Saturday, April 1, 10:22 p.m.
My boy from the “D” and assistant sports editor John Marsh sends a text message: “So uhh, about that national champion pick we made…”
He was referring to how he, I and sports editor LeMont Calloway picked Louisiana State to capture the national title, mostly on the stellar tournament performances of Glen “Big Baby” Davis and Tyrus Thomas — before the Final Four.
The University of California at Los Angeles was beating the breaks off LSU and them “Gator Boys” had already dusted “Cinderfella,” George Mason, 73-58, sending the Patriots back to Virginia and saving the last dance for themselves.
My “perfect” bracket was shot. One minute later. I hit my man back.
“The tournament has a way of making idiots out of all of us,” I replied.
No response. None was needed. We had both come in contact with a reality that, for my ginormous sports ego, is hard to bear.
Bracketology is definitely more art than science. Meaning it takes years of trial-and-error to build a healthy knowledge. Note, I wouldn’t dare say perfect.
After taking a few hits in my first attempt at picking the winners and losers in last year’s field of 65, I thought I had earned my stripes. I was smelling myself. I even wrote a column about how, despite the upsets, I believed I was the preeminent sports head on this campus (“Tournament bracketing: A humbling experience for fans”, published March 28, 2005).
I compared myself to Socrates.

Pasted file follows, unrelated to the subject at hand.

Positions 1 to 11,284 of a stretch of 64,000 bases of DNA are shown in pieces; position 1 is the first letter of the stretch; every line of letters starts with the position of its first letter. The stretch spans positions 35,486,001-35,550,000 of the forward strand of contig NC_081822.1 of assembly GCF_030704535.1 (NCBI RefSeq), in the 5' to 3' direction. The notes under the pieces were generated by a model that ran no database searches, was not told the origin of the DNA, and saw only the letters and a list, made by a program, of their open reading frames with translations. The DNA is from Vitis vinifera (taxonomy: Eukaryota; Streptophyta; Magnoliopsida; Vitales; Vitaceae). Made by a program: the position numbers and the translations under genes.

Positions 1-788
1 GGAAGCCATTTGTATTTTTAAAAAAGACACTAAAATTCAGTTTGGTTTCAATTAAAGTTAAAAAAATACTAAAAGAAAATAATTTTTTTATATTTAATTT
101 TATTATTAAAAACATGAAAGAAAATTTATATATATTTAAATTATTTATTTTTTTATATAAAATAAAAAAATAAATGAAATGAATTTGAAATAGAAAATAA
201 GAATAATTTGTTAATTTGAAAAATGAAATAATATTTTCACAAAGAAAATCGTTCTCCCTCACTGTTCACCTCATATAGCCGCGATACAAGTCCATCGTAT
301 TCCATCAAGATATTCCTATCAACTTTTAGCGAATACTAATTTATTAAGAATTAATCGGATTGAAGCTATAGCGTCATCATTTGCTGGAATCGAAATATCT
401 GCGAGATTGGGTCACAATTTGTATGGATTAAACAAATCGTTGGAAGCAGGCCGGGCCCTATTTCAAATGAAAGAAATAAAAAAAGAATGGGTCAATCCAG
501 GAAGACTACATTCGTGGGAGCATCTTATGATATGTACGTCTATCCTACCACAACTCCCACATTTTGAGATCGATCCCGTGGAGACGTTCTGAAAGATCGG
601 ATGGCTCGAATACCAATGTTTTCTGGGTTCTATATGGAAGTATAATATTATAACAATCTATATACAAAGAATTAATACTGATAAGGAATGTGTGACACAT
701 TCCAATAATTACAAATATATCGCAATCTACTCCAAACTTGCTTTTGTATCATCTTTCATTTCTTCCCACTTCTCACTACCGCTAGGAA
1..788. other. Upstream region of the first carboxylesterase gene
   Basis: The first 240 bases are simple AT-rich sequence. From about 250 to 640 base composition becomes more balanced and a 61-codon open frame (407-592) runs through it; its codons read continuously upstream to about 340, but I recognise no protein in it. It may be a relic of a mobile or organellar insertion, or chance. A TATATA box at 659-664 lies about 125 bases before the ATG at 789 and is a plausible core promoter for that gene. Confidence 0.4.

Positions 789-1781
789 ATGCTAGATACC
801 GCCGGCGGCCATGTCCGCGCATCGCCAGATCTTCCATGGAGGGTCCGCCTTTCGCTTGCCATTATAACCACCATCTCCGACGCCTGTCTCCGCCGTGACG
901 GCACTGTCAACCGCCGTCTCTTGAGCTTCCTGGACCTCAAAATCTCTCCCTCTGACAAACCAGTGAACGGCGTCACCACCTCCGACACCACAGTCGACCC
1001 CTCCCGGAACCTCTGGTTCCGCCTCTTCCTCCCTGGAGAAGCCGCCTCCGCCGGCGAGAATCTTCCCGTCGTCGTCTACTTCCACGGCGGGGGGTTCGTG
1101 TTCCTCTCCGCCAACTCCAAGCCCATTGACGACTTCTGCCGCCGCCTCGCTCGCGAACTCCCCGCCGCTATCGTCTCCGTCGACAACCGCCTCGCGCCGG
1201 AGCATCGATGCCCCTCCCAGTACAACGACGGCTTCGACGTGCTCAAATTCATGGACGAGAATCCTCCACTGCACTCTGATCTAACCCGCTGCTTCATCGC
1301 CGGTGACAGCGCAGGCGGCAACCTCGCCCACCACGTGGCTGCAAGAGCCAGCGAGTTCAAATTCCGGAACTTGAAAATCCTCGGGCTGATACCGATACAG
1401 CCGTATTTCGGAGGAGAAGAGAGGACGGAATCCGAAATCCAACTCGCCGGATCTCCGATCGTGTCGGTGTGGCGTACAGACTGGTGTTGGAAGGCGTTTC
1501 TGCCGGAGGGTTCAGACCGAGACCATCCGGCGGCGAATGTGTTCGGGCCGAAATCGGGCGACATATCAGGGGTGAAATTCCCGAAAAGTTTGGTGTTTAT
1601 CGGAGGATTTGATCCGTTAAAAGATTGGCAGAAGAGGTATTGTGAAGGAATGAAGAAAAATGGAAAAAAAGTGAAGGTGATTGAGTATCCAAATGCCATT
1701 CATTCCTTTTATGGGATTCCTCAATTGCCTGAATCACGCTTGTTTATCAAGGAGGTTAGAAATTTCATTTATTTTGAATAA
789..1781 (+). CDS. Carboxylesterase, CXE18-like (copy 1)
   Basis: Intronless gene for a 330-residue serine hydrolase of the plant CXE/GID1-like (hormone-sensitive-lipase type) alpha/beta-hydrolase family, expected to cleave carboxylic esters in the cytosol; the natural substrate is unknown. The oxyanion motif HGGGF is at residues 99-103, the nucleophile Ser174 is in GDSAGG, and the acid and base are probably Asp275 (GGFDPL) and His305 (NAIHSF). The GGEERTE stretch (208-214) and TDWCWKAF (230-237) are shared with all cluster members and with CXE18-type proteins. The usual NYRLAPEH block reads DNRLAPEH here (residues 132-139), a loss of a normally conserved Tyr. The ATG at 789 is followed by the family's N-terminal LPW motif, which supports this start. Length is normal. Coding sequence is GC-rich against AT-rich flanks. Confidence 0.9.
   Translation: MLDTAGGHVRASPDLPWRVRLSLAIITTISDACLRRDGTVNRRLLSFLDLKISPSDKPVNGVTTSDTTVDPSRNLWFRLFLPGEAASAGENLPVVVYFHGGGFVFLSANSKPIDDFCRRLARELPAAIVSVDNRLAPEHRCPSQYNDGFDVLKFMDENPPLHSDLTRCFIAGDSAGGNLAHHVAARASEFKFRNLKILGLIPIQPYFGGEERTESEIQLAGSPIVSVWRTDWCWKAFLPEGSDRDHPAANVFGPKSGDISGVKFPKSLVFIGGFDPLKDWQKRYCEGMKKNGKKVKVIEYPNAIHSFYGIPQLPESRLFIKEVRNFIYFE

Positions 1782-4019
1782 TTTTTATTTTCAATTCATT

So young, so stupid.
After failing to pick a single team in this year’s Final Four, I was reminded of King Solomon’s words in Proverbs 4:7: “Wisdom is the principal thing, therefore get wisdom. And in all your getting get understanding.”
I picked Texas, Memphis, UConn and Boston College to make the Final Four. Straight “0’fered.” Humbled again. Nonetheless, I’m a little wiser to the ways of predicting potential contenders from pretenders.
This was the most manic March in recent memory.
No. 14-seeded Northwestern State ousted No. 3-seeded and Big Ten Conference Champion Iowa in the first round. Wichita State bounced No. 2 seed Tennessee in the second round.
And regardless of the outcome of tonight’s national championship game, George Mason is the biggest story of this year’s tourney. Sorry Joakim Noah.
It’s like that scene in “White Men Can’t Jump” when Gloria explains to Billy that sometimes when you win, you really lose and sometimes when you lose you really win. The boys from Fairfax, Va. made that old philosophy actually mean something.
After another fruitless season of madness, I understand things a little better .
Here’s some of what I’ve learned:
1. Know who’s hot and whose cold.
Both Syracuse and UCLA were hot going into the tournament. But the ‘Cuse peaked too soon.
2. Have a few what I call “spirit” picks
These are picks that the only justifiable reason for making them is that the spirit lead you to do it.( i.e. Bradley in the Sweet 16)
3. Do your research.
Just like styles make fights in boxing, matchups make games in basketball. Duke just couldn’t match up with LSU.
At best, you will almost certainly fail. But that’s why they call it March Madness.
Nick Birdsong is a senior newspaper journalism student from Tampa. He can be reached at email@example.com